Ban finger test in rape cases
FROM THE HINDU
Making a woman’s sexual experience the basis for judging her moral character can have a disastrous impact not only on a rape trial, but more importantly, on the victim’s well-being. Stereotypes about sex and morality are continually evoked in Indian courts at all levels. In 2009, the Supreme Court stated the victim “appears to be a lady used to sexual intercourse and a dissolute lady.” Acquitting the accused for lack of medical evidence, the Patna High Court said, “Though the girl was aged about 20 to 23 years and was unmarried, she was found to be “habituated to intercourse.” This makes her to be of doubtful character.”
The observations are from a report titled ‘Dignity on Trial: India’s Need for Sound Standards for Conducting and Interpreting Forensic Examinations of Rape Survivors’ by the organisation Human Rights Watch (HRW).
Released on Monday, the report “discusses the problems posed by one of the most archaic forensic procedures still in use: the finger test — a practice where the examining doctor notes the presence or absence of the hymen and the size and so-called laxity of the vagina of the rape survivor.” It’s a procedure that mimics the act of rape, further aggravating the victim’s trauma. Terming it “degrading,” “inhuman” and “unscientific,” the study calls for a ban on the finger test as a method for collecting medical evidence in rape cases. “[It] is supposed to assess whether girls and women are ‘virgins’ or ‘habituated to sexual intercourse.’ Yet it does none of this,” the report states. At a press conference here on Monday, Aruna Kashyap, women’s rights researcher at HRW and author of the report said, “The test has potential for re-traumatising the victim. We decided to do a report on the finger test because of certain regressive developments in the country recently.”
“The Maharashtra and Delhi governments continue to recommend the finger test in their forensic examination templates. For example, in June 2010, the Maharashtra government introduced a template that includes a series of questions about the hymen, including the number of fingers that can be admitted into the hymenal orifice,” she said.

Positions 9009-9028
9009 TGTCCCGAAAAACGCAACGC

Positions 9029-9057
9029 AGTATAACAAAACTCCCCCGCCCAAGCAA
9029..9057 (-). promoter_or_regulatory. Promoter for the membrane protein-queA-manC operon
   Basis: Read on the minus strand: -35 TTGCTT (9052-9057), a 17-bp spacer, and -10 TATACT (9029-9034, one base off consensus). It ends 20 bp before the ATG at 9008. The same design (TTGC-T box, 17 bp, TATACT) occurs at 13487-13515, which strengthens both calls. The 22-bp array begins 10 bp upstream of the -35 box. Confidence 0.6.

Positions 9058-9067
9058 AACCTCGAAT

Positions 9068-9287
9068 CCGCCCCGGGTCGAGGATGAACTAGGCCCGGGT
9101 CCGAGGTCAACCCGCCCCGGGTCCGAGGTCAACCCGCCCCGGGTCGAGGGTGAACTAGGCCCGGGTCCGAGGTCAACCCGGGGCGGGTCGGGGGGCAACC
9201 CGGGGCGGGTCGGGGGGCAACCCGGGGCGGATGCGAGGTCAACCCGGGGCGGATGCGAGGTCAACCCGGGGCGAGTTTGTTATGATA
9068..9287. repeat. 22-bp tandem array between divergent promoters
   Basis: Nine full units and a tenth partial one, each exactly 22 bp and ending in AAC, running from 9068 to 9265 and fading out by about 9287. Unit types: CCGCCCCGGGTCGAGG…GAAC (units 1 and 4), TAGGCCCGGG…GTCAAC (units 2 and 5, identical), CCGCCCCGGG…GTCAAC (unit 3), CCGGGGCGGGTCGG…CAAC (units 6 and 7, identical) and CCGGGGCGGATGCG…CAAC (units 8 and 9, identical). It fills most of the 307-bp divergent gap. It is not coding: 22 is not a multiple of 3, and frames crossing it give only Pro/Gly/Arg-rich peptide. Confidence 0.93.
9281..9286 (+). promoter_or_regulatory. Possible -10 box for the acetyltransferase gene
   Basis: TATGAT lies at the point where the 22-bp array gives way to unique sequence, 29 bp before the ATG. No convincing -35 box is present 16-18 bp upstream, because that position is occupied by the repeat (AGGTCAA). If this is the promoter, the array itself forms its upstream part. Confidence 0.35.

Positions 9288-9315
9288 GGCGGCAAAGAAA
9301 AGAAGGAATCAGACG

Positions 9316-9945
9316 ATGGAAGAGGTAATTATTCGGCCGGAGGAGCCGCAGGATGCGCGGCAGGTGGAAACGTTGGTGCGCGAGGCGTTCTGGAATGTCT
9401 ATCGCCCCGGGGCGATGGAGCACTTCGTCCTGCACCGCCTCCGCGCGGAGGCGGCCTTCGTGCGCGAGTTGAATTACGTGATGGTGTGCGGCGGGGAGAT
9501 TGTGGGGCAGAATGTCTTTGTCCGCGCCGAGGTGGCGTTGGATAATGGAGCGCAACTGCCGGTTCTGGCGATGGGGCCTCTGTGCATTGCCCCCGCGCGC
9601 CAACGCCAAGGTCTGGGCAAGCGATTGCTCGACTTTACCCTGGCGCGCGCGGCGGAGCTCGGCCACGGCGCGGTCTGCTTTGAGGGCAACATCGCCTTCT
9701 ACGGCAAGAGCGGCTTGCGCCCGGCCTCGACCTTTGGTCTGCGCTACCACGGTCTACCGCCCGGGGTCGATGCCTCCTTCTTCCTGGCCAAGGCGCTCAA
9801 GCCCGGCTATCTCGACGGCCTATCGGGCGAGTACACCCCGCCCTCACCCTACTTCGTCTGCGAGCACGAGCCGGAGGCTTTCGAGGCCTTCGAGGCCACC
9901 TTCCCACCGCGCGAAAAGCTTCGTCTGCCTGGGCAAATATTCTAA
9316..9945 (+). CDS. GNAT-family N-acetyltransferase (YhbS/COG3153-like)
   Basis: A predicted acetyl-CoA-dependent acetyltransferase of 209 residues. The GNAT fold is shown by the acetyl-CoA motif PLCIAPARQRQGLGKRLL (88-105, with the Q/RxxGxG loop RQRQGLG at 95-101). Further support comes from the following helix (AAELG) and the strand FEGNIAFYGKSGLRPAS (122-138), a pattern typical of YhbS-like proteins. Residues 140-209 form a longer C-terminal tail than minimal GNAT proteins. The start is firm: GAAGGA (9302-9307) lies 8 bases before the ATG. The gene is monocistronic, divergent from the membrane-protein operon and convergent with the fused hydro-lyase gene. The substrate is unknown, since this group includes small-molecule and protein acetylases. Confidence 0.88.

The apex court has described the test as “hypothetical and opinionative.” Secondly, “it has clearly and repeatedly held that showing that a survivor is ‘habituated to sexual intercourse’ is immaterial to the issue of consent in a rape trial.”
Despite these rulings, opinions on the victim’s sexual experience are routinely sought. They play a role in shaping the attitude of the police, medical professionals and courts. Ms. Kashyap said the root of misinformation lay in outdated textbooks on medical jurisprudence. “The Supreme Court’s decision on the test should be included in the textbooks,” she said.
Absence of definition
“The absence of a comprehensive definition of sexual violence in Indian law has also hindered the prosecution of various sexual offences, resulting in acquittals or inadequate punishments for convicted criminals,” it observes. Pointing to the rigidity of the criminal justice system, noted women rights lawyer Flavia Agnes pointed to the functioning of a deeper ideology. “Non-biased legal opinion is always biased against the woman. As if medical status has a moral character. Virginity becomes a criterion for truthfulness or character? Is it the same with, say, anaemia?” she asked. World Health Organisation (WHO) guidelines stipulate minimally invasive procedures and “non-invasive” ones for prepubescent girls and boys. The report stresses the need to train and sensitise medical professionals in collecting and documenting forensic evidence in sexual offences. This report is based on HRW’s research between April 10 and August 10, 2010, in Delhi and Mumbai. The observations rest on 44 interviews with activists, rape survivors and their parents, prosecutors, other lawyers, judges, doctors and forensic experts in Mumbai and Delhi.